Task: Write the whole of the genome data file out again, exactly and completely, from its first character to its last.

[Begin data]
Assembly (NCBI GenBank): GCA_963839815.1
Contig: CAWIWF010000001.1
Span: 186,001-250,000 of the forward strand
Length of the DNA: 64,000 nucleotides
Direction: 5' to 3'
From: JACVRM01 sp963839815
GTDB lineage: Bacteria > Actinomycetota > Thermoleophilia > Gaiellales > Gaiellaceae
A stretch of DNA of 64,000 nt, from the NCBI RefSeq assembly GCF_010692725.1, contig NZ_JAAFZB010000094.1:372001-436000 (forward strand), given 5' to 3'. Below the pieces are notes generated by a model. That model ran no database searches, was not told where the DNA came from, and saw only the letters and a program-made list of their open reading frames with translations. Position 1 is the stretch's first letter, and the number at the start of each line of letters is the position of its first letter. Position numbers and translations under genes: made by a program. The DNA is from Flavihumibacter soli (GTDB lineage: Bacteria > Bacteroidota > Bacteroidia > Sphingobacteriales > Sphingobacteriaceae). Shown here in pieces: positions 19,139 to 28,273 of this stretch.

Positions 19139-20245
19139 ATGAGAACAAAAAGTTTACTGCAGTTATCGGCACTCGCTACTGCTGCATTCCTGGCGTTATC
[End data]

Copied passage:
Assembly (NCBI GenBank): GCA_963839815.1
Contig: CAWIWF010000001.1
Span: 186,001-250,000 of the forward strand
Length of the DNA: 64,000 nucleotides
Direction: 5' to 3'
From: JACVRM01 sp963839815
GTDB lineage: Bacteria > Actinomycetota > Thermoleophilia > Gaiellales > Gaiellaceae
A stretch of DNA of 64,000 nt, from the NCBI RefSeq assembly GCF_010692725.1, contig NZ_JAAFZB010000094.1:372001-436000 (forward strand), given 5' to 3'. Below the pieces are notes generated by a model. That model ran no database searches, was not told where the DNA came from, and saw only the letters and a program-made list of their open reading frames with translations. Position 1 is the stretch's first letter, and the number at the start of each line of letters is the position of its first letter. Position numbers and translations under genes: made by a program. The DNA is from Flavihumibacter soli (GTDB lineage: Bacteria > Bacteroidota > Bacteroidia > Sphingobacteriales > Sphingobacteriaceae). Shown here in pieces: positions 19,139 to 28,273 of this stretch.

Positions 19139-20245
19139 ATGAGAACAAAAAGTTTACTGCAGTTATCGGCACTCGCTACTGCTGCATTCCTGGCGTTATC